Teens, masochists, and curious minds may have contributed to anonymous personality feedback app Sarahah's impressive growth. But after amassing over 1 billion page views and 300 million users since launching in February, "the honesty app" has taken mainstream social feeds by storm.
The app's stated intentions to "improve your friendship by discovering your strengths and areas for improvement," are laughably naive. Anyone with your Sarahah profile link is allowed to fill a textbox with observations, critiques, and questions about, well, you. On the internet, anonymously. What could go wrong?
Unfortunately, subjecting ourselves to nameless commenters via technology is not new, and we've seen this scenario play out dozens of times in the last 15 years. An app or site emerges, innocently hoping that in anonymity we'll be free to gush compliments to each other. Instead, humans are awful, hate speech and cyberbullying is unleashed, and bad things happen.
I've personally watched Formspring.me, YikYak, Lulu (which allowed women to create performance reviews for men), and recently, Curious Cat, wreak havoc on various communities in my life. Bullying, campus hate crimes, and criminal investigations eventually caused Formspring, YikYak, and Lulu to shutter or change user policies.
Sarahah's closest comparison, Ask.fm, was best known for being a global forum for abuse and harassment. Between 2012 and 2013, people blamed Ask.fm for a spate of teen suicides and an ISIS recruitment scandal was linked to the feedback app's use, prompting international headlines and calls for regulation by concerned parents.
Saudi Arabian developer, Zain al-Abidin Tawfiq initially created Sarahah as a way for employees to offer their bosses feedback without fear of retribution. But it wasn't until Tawfiq expanded usership to the general public and subsequently to Snapchat users, that it became a viral sensation. Unlike its predecessors, Sarahah allows users to block messages from nonregistered users and doesn't publicly post responses without your permission. And in several interviews, Tawfiq has emphasized wanting to "create a positive environment." A new feature promises to let you "choose your audience" and block people.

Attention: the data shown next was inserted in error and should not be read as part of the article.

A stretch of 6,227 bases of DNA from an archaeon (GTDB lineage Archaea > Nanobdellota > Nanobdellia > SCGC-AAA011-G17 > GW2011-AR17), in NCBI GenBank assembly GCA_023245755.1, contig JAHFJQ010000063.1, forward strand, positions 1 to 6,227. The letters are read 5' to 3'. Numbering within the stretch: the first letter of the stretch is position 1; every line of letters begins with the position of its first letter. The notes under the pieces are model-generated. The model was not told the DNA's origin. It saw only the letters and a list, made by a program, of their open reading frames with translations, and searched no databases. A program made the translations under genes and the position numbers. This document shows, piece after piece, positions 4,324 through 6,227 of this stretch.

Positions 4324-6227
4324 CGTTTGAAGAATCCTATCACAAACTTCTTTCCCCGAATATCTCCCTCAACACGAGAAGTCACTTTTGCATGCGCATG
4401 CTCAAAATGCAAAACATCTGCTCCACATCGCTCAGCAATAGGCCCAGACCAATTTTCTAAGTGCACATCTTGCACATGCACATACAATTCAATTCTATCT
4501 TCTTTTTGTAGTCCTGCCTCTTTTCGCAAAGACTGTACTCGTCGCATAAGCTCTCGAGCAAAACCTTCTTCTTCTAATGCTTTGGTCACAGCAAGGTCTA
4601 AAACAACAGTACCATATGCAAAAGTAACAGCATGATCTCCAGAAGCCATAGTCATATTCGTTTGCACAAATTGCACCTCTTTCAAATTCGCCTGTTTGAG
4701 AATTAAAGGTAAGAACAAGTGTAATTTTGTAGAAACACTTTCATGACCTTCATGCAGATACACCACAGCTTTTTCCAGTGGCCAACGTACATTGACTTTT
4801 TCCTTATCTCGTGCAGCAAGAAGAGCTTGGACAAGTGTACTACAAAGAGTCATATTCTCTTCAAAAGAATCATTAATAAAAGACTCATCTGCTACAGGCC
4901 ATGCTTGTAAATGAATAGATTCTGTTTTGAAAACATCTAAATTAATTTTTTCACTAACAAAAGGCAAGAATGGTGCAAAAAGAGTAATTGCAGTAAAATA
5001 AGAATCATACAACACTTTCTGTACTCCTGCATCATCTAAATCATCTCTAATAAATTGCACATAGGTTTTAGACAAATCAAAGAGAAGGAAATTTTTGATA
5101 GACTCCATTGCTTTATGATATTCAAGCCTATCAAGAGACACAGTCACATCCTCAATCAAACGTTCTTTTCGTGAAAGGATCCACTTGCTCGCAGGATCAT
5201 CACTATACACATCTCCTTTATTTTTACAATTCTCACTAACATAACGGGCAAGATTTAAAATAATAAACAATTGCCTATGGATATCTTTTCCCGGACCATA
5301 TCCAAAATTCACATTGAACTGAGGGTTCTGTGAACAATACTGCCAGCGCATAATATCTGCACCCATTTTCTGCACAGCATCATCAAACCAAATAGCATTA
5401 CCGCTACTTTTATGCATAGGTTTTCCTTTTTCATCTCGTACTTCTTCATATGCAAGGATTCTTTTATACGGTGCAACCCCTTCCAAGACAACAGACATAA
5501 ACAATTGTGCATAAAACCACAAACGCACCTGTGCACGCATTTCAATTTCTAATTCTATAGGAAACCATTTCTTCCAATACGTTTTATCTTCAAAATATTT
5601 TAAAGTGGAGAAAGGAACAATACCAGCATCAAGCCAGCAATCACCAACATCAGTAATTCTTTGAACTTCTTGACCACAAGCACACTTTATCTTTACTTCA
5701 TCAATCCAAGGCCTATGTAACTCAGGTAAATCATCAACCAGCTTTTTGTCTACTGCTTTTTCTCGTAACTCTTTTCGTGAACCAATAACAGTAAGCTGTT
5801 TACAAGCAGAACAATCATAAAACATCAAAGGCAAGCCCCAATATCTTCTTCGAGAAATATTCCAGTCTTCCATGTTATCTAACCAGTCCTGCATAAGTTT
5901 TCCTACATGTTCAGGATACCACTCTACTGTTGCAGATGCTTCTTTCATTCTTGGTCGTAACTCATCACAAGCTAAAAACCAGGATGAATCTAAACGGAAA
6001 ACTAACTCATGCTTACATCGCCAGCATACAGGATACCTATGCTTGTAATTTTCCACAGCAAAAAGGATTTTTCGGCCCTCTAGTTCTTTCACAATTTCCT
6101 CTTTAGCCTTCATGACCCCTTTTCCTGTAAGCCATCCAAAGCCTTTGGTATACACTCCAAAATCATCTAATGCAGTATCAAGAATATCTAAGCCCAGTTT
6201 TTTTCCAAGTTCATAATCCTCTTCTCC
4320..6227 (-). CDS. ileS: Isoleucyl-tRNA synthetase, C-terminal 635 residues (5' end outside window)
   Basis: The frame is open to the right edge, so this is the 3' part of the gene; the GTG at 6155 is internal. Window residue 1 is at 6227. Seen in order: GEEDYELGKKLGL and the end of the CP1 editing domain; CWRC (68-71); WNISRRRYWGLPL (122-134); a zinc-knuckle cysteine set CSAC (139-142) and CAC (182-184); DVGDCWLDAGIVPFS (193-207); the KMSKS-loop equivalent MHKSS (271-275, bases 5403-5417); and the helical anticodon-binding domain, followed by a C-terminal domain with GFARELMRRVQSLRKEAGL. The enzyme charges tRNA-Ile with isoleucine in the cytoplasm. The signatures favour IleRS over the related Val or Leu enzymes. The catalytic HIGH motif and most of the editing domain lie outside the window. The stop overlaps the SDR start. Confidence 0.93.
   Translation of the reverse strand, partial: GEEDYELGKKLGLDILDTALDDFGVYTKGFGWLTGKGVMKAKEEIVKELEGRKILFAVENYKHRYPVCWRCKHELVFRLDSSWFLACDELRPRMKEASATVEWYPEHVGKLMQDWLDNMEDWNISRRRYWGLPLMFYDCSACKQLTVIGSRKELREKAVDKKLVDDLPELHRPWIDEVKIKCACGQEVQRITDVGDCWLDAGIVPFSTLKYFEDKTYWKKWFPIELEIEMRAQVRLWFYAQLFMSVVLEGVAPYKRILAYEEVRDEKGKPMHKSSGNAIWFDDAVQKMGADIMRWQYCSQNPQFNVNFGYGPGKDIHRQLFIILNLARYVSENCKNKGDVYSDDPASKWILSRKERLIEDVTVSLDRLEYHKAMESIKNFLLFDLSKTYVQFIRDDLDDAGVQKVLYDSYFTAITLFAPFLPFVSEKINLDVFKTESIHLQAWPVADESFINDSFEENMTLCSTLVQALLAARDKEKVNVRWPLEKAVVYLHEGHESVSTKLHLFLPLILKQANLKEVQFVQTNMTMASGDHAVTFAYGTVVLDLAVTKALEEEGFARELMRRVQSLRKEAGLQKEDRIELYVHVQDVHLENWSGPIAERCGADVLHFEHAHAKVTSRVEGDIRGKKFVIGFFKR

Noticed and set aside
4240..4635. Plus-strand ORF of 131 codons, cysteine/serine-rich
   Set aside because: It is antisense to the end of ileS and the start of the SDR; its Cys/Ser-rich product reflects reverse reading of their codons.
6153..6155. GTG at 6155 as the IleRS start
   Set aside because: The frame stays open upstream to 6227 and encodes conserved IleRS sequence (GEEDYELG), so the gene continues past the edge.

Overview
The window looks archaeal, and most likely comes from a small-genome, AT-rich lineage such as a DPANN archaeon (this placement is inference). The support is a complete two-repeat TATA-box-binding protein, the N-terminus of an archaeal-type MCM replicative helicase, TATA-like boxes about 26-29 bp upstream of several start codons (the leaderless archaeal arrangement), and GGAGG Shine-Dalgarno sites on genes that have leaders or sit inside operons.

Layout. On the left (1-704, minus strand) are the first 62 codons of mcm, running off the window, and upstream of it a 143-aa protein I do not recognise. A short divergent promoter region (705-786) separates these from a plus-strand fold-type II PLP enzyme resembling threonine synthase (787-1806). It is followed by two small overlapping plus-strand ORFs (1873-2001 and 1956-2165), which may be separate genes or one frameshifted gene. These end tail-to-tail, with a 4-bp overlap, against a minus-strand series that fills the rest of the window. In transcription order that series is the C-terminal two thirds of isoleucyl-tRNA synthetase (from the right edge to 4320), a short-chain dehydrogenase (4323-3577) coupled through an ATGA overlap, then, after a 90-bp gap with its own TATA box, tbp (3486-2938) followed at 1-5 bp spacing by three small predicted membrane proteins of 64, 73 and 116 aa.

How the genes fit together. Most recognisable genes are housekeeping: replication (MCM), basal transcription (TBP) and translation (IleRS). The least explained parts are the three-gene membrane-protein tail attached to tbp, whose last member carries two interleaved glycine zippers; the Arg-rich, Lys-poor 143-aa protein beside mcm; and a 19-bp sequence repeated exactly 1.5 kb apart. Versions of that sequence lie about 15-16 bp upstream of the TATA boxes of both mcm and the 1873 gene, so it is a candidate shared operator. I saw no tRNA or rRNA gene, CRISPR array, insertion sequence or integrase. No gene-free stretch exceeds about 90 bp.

Still, Sarahah has already found itself unable to contain the drama. App Store reviews clock in at two stars, with comments like, "This is a breeding ground for hate," and "My son signed up for an account and within 24 hrs someone posted a horrible racist comment on his page including saying that he should be lynched." Scare-headlines like, "7 Things to Know About the Latest Bullying App," aren't helping the app's public perception. Meanwhile, Sarahah had to address a hoax that commenter identities would be exposed on August 1. It never came to fruition.
Wanting to know what others think of us is a basic human desire that's not going away anytime soon. Once Sarahah goes the way of its fallen relatives, a new way to stoke social anxiety and pit friend groups against each other will materialize, spam our feeds and disappear before you can say "burn book."
While this mediocre episode of Black Mirror we're in feels like a rerun, brace yourselves and try to stay above the fray. Because if Sarahah isn't your preferred form of self-trolling, you can always check your Uber rating, investigate your Tinder Elo score, or simply post a late night thirst trap and hope for likes.